Whoops - I'm off on my days this week, as I usually do these Finish the Sentence thingies on Tuesdays.
Here's this week's Finish the Sentence. It's another Connie Willis one, from her book, Passage. The basic premise here is a female psychologist specializing in near-death experiences. In this sentence, she's sitting next to a patient named Carl in a hospital (I'm not sure at this point if the psychologist is related to Carl in some way or not; I'll get around to reading this at some point, but not right now).
But she sat on, watching the monitors, with their shifting lines, shifting numbers, watching the almost imperceptible rise and fall of Carl's sunken chest,[...] from page 14, Passage, by Connie Willis
Although I didn't work on my WIP yesterday, I did do this exercise:
But she sat on, watching the monitors, with their shifting lines, shifting numbers, watching the almost imperceptible rise and fall of Carl's sunken chest, when she thought she heard a rumble.
She looked up, gazed at the door, at the windows, back at Carl. Where'd that come from? She went silent, listening, listening. There it was again, this time louder. Still, it was a soft whump, as if someone had thrown a snowball at the window.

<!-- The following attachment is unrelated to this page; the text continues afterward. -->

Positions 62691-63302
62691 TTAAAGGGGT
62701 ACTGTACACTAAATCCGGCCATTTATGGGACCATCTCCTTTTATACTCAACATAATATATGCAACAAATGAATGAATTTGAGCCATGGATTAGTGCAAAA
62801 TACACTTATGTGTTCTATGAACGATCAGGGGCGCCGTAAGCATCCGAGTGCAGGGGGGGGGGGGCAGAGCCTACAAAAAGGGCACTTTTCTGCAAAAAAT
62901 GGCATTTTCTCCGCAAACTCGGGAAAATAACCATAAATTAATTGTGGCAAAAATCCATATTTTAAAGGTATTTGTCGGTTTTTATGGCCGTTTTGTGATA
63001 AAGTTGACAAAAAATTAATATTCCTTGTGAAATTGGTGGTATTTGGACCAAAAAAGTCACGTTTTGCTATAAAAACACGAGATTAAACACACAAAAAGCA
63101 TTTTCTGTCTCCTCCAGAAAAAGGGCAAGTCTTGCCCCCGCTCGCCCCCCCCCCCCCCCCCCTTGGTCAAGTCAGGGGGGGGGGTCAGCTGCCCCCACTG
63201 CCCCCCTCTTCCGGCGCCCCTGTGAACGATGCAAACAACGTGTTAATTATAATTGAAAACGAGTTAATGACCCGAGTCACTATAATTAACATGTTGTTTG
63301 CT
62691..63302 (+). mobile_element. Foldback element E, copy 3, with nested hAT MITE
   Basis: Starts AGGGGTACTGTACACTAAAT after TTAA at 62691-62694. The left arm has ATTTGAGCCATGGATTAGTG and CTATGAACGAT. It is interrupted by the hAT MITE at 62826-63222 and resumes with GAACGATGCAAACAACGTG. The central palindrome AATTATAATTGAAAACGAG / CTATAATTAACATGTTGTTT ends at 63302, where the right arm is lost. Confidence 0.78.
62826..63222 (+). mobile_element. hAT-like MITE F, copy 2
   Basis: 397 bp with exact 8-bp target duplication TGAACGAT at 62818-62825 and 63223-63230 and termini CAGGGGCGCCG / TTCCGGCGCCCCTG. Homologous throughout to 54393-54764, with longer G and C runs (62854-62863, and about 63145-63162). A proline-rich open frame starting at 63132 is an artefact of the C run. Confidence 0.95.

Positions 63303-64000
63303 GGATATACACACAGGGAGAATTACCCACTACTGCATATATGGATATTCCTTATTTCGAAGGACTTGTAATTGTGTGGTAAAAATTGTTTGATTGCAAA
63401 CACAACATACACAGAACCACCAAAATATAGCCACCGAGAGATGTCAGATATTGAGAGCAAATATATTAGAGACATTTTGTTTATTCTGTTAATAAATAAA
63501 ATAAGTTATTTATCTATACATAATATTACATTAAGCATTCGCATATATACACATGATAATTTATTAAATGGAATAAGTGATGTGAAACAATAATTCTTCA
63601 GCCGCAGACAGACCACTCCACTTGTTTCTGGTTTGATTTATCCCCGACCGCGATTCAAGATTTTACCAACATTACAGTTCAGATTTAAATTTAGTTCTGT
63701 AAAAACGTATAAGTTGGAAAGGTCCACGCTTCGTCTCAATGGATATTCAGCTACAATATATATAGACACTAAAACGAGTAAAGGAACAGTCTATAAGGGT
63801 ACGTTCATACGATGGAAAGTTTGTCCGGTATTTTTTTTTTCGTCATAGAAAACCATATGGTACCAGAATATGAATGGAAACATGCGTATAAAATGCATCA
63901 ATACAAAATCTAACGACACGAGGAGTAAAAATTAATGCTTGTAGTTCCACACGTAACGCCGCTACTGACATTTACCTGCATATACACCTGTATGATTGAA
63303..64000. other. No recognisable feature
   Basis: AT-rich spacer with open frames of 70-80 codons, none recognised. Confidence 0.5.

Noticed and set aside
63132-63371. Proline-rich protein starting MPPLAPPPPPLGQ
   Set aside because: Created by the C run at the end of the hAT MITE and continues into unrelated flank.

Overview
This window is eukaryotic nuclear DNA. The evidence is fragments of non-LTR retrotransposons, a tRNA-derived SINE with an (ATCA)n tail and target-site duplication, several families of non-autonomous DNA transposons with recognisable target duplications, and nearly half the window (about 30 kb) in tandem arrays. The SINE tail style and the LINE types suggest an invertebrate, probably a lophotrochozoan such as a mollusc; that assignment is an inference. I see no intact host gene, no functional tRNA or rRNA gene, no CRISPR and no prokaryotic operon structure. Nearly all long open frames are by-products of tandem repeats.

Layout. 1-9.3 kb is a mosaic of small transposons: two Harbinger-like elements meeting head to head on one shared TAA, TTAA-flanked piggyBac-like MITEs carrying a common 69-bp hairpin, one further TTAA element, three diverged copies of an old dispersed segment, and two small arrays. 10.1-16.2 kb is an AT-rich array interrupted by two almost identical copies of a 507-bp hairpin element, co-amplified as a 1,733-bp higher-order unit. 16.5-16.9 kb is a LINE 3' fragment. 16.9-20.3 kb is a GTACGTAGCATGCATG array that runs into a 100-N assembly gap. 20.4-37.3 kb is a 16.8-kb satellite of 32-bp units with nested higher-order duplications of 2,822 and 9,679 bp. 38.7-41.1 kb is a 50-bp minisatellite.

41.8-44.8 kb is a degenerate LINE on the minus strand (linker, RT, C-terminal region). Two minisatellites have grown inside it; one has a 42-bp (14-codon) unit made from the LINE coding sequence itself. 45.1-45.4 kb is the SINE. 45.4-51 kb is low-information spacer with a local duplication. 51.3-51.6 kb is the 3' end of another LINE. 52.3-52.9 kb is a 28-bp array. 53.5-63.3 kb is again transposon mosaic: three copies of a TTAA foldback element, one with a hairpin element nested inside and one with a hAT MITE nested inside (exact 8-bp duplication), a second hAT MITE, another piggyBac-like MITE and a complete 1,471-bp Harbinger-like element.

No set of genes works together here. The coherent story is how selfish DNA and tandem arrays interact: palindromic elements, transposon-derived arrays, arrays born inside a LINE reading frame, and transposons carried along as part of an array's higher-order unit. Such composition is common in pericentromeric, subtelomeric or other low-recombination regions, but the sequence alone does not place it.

Must play in the major leagues, she thought, to hit the windows up here on the fifth floor. She sprang to her feet, pulling down on the metal blinds. But she didn't see any leftover snow clumped against the window.
Am I losing my mind? she wondered. When she heard the whump for a third time, it came from the bed.
Mind reading wasn't her specialty, so she wasn't sure if maybe the sound she'd heard was in her own mind. But she wasn't going to wait any longer; she sat down, closed her eyes, and concentrated on Carl.
It was murky, unsettled, swirling; then the fog in Carl's mind lifted. Lights, what she took for car lights flashed and were gone. She could almost feel the leather under Carl's fingers as he gripped the wheel; panting, her heart hammering, something headed straight at her--
She screamed. Or she thought she did. Her eyes flew open, her right hand on her chest, trying to get hold of her breath. She swallowed twice before her breath resumed its normal pace.
My God, she thought. Is that what poor Carl went through to get to this hospital bed?
Okay, another not so bad (and about 1,200 words to boot; yeah, me!). Some things would need to be worked on if I wanted to work this into some sort of story.
Have at it, if you wish.